Speciation can occur by polyploidy. My understanding of the process is as follows:

'polyploidy is when the number of chromosomes in an organism's cell doubles. This means that the organism has more chromosomes than other individuals of the same species, meaning it cannot mate with other individuals. The polyploidy organism then evolves, eventually leading to it becoming a separate species'.

I realise this may not be exactly correct. Is someone able to provide a better description of speciation by polyploidy?


2 Answers 2


By definition, polyploidy just means that a cell or organism contains more than 2 pairs of homologous chromosomes (or is more than 2n). This is more common in plants than it is in animals. The plant, as shown below, undergoes failed meiosis, which means that the diploid (2n) cells never become haploid (n). As a result, a plant ends up with more than 2n when it self-polinates. The shown result is tetraploidy (4n), but there are other possible results (3n, 5n, etc).


Multiple plants within a population can end up with the same polyploidy number. They can then reproduce with each other but not with the original plants or any other plants. As a result, they become biologically isolated from the original group of plants and are considered a different species. It is a type of sympatric speciation, which means that it occurs without geographic isolation.


In the genus Rhododendron polyploid species are common especially in deciduous azaleas and lepidotes. Yet complete reproductive isolation of the poylpoid species from the closely related diploid species is the exception rather than the rule.

Closely related diploid and tetraploid species interact in natural contact zones to create triploids and some triploids are able to reproduce with both populations.

Hybrid triploid lepidotes seem to freely set small amounts of viable open pollinated seed.

Tetraploid and hexaploid species and hybrids appear to interact even more freely than diploids and tetraploids. Pentaploids are often semi-fertile.

For Rhododendron, ploidy level creates a barrier to sexual interaction but that barrier is not absolute and is sometimes surprising porous. In fact the triploids may act as a pathway in the transition from diploid to tetraploid in that 2x (reduced) X 2x (unreduced) can create 3x and 2x (reduced) X 3x (unreduced) can create 4x. Moreover, C D Darlington established that triploids can throw 1x and 2x gametes so 3x (reduced to 2x) X 3x (reduced to 2x) can produce 4x or 3x (reduced to 1x) X 3x (unreduced) can produce 4x. Darlington documents the historical development of garden hyacinths from diploid species to triploid and then to tetraploids using a triploid pathway. The development of tetraploid hybrid elepidote Rhododendron 'Countess of Derby' also illustrates a triploid pathway.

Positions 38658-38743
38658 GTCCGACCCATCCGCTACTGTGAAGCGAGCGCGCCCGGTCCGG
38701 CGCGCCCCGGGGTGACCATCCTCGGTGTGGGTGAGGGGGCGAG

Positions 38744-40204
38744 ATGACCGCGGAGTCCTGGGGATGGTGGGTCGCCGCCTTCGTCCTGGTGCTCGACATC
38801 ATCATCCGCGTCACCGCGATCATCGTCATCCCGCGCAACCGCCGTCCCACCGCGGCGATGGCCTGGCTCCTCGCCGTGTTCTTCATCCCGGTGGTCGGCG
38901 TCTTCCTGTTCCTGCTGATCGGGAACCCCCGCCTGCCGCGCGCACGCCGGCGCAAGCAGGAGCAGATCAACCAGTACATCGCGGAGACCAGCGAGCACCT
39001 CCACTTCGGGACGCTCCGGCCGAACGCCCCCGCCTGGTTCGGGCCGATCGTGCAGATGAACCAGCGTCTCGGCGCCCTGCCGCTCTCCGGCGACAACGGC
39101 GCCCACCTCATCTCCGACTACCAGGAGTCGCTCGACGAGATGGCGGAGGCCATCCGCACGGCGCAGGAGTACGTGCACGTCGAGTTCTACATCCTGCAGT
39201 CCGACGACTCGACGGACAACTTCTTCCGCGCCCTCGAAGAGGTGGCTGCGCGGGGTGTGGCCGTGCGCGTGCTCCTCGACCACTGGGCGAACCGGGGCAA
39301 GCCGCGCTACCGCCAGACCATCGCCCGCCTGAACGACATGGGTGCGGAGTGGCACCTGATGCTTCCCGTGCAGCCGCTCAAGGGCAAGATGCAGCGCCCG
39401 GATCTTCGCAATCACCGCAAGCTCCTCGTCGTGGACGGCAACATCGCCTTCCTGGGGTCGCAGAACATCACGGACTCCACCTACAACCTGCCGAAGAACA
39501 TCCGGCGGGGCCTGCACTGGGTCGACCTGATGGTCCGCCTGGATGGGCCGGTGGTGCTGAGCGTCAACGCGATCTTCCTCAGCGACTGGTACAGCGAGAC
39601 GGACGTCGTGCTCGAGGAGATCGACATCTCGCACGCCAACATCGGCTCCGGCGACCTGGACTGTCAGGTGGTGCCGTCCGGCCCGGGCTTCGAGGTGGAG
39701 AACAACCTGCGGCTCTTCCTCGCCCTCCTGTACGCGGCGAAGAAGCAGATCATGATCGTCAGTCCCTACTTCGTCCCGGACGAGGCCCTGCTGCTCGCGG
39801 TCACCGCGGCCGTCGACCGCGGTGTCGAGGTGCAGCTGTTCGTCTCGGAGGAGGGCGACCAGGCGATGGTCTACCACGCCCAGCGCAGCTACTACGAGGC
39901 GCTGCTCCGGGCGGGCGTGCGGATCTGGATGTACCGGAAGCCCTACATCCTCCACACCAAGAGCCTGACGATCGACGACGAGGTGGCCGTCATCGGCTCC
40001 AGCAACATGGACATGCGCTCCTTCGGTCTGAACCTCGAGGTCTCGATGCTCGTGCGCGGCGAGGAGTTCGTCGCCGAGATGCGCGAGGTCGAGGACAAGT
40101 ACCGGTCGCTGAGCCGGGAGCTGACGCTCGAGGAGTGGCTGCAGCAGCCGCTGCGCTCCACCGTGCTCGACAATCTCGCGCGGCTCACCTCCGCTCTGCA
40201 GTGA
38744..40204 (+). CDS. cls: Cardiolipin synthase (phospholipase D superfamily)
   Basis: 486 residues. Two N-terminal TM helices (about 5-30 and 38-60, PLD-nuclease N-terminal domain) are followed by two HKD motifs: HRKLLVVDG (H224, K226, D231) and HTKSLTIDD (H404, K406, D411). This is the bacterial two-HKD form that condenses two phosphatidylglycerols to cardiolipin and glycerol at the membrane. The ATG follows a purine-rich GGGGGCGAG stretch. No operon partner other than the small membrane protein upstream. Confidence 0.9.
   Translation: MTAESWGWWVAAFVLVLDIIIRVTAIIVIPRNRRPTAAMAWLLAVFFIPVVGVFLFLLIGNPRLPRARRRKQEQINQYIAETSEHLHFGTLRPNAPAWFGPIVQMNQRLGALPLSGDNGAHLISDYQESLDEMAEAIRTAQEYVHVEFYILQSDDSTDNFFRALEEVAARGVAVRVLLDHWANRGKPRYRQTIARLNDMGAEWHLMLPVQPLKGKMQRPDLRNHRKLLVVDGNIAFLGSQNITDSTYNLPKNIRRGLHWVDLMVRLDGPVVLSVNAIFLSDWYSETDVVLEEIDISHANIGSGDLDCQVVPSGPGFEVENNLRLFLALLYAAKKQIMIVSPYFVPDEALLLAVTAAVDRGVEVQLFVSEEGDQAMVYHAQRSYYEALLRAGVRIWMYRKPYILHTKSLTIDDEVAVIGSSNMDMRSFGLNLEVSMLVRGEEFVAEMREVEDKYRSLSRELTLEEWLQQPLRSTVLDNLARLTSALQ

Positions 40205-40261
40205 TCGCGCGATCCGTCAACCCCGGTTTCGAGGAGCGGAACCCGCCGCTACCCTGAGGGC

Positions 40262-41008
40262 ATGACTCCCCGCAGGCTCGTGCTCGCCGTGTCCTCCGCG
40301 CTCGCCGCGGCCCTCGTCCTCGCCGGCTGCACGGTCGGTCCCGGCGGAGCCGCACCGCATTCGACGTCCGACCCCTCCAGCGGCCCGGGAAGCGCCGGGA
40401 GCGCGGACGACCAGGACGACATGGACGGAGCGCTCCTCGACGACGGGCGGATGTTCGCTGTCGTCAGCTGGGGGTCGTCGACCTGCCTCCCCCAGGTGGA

One cannot rule out the possibility that the ability of the diploid species to interact with newly created polyploids actually contributes to the creation of the tetraploid species.

The diagram below illustrates how the triploid 'Pink Pearl' has produced diploid, triploid, and tetraploid offspring when interacting with diploids and has produced a tetraploid offspring by interacting with another triploid.

Offspring of the Triploid 'Pink Pearl'

The flow cytometry for this research on the genus Rhododendon was performed by Dr. João Loureiro, Dr. Silvia Castro, José Cerca, and Mariana Castro Plant Ecology and Evolution Group, Centre for Functional Ecology, Department of Life Sciences, Faculty of Science and Technology, University of Coimbra, Portugal.


Meiosis in Polyploids by W. C. F. Newton and C. D. Darlington in Journal of Genetics 1929

The history of the garden hyacinths by C D Darlington, J B Hair and R Hurcombe in Heredity 1951

Ploidy level estimations in deciduous and elepidote hybrids of Rhododendron by José Cerca de Oliveira, Mariana Castro, Francisco J. do Nascimento, Sílvia Castro, John Perkins,Sally Perkins, João Loureiro in Jornadas Portuguesas de Genética, Coimbra, Portugal; 05/2011

Weighing in: Discovering the ploidy of hybrid elepidote rhododendrons by Sally Perkins, John Perkins, José Monteiro de Oliveira, Mariana Castro, Sílvia Castro, João Loureiro in Rhododendrons, Camellias and Magnolias, Royal Horticultural Society, Editors: Simon Maughan, pp.34-48 2012

Untersuchung des Ploidiegrades elepidoter Rhododendron-Hybriden by Sally Perkins, John Perkins, Mariana Castro, José Cerca De Oliveira, Silvia Castro, João Loureiro in Rhododendron und Immergrüne , Deutsche Rhododendron-Gesellschaft e.V. , Seite 21: pages 21-42; 11/2013

  • $\begingroup$ Can you add the reference (at least) for this figure? $\endgroup$
    – Chris
    Aug 24, 2015 at 6:03

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